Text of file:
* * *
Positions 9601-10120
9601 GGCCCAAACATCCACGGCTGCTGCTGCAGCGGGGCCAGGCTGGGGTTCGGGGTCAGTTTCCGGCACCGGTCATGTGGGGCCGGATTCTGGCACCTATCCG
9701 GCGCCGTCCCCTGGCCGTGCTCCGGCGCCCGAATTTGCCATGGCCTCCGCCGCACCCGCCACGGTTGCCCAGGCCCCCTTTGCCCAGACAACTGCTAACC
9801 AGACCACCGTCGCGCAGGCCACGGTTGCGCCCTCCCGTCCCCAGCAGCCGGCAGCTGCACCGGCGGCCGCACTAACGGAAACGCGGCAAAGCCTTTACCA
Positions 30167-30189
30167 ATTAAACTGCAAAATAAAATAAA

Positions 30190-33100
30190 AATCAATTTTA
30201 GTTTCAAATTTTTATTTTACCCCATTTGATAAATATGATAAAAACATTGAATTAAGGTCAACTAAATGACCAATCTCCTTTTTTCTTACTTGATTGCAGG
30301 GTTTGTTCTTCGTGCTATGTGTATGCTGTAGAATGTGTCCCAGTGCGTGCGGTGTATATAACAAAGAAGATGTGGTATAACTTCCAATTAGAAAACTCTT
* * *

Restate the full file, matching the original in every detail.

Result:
Positions 9601-10120
9601 GGCCCAAACATCCACGGCTGCTGCTGCAGCGGGGCCAGGCTGGGGTTCGGGGTCAGTTTCCGGCACCGGTCATGTGGGGCCGGATTCTGGCACCTATCCG
9701 GCGCCGTCCCCTGGCCGTGCTCCGGCGCCCGAATTTGCCATGGCCTCCGCCGCACCCGCCACGGTTGCCCAGGCCCCCTTTGCCCAGACAACTGCTAACC
9801 AGACCACCGTCGCGCAGGCCACGGTTGCGCCCTCCCGTCCCCAGCAGCCGGCAGCTGCACCGGCGGCCGCACTAACGGAAACGCGGCAAAGCCTTTACCA
Positions 30167-30189
30167 ATTAAACTGCAAAATAAAATAAA

Positions 30190-33100
30190 AATCAATTTTA
30201 GTTTCAAATTTTTATTTTACCCCATTTGATAAATATGATAAAAACATTGAATTAAGGTCAACTAAATGACCAATCTCCTTTTTTCTTACTTGATTGCAGG
30301 GTTTGTTCTTCGTGCTATGTGTATGCTGTAGAATGTGTCCCAGTGCGTGCGGTGTATATAACAAAGAAGATGTGGTATAACTTCCAATTAGAAAACTCTT